Maltese Cross appearance

A term of art referring to a light microscopic appearance of a crystal or crystalloid structure which is likened to a Maltese cross, which may correspond to granules of talc or cholesterol or bacteria
Lab medicine—urinalysis ‘Maltese crosses’ are anisotropic or birefringent cholesterol-rich fat droplets, associated with finely granular renal casts, which have a cruciform appearance by polarised light and are found both within and outside of the cells in the urine sediment of patients with nephrotic syndrome, eclampsia, renal toxicity, fat embolism, after crush injury and in Fabry’s disease—due to aggregates of glycosphingolipids
Microbiology The tetrad form of Babesia spp, most typically seen in B equi, but also in B canis, B microti, and B bovis, has been termed ‘Maltese cross’ and is a rare but characteristic finding in infected red cells in a peripheral blood smear
Orthopaedics Maltese crosses occur in arthroscopic fluid following local trauma
Pathology—lung Maltese crosses measure 5-15 mm in diameter, appear as scintillating granules by polarised light microscopy and correspond to starch and talc granules, common in the lungs of IV drug abusers who ‘cut’ heroin with powder; the granules may be accompanied by foreign body-type giant cell reaction and appear in other tissues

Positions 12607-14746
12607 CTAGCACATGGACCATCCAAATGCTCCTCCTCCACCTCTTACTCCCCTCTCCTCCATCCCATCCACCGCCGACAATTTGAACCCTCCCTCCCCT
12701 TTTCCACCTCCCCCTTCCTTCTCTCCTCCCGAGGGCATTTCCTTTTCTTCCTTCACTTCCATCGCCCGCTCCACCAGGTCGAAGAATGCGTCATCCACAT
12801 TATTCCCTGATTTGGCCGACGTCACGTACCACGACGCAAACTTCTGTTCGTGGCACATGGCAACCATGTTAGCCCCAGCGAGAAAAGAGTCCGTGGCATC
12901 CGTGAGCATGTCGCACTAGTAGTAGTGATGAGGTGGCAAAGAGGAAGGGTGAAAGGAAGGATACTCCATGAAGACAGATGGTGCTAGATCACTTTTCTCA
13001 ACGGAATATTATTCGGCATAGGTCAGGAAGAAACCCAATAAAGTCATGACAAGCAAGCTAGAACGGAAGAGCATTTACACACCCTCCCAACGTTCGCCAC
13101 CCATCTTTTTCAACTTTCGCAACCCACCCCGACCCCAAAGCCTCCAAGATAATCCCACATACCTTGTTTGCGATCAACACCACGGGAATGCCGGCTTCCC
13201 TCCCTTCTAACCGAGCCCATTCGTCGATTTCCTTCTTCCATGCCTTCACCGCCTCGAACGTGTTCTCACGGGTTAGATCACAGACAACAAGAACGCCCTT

Maltese Cross appearance

A microscopic pattern likened to a Maltese cross, which may correspond to granules of talc or cholesterol crystals Joint Maltese crosses occur in arthroscopic fluid associated with post-trauma Urinalysis 'Maltese crosses' are anisotropic or birefringent cholesterol-rich fat droplets, associated with finely granular renal casts, which have a cruciform appearance by polarized light and are found both within and outside of the cells in the urine sediment of Pts with nephrotic syndrome, eclampsia, renal toxicity, fat embolism, after crush injury and in Fabry's disease–due to aggregates of glycosphingolipids
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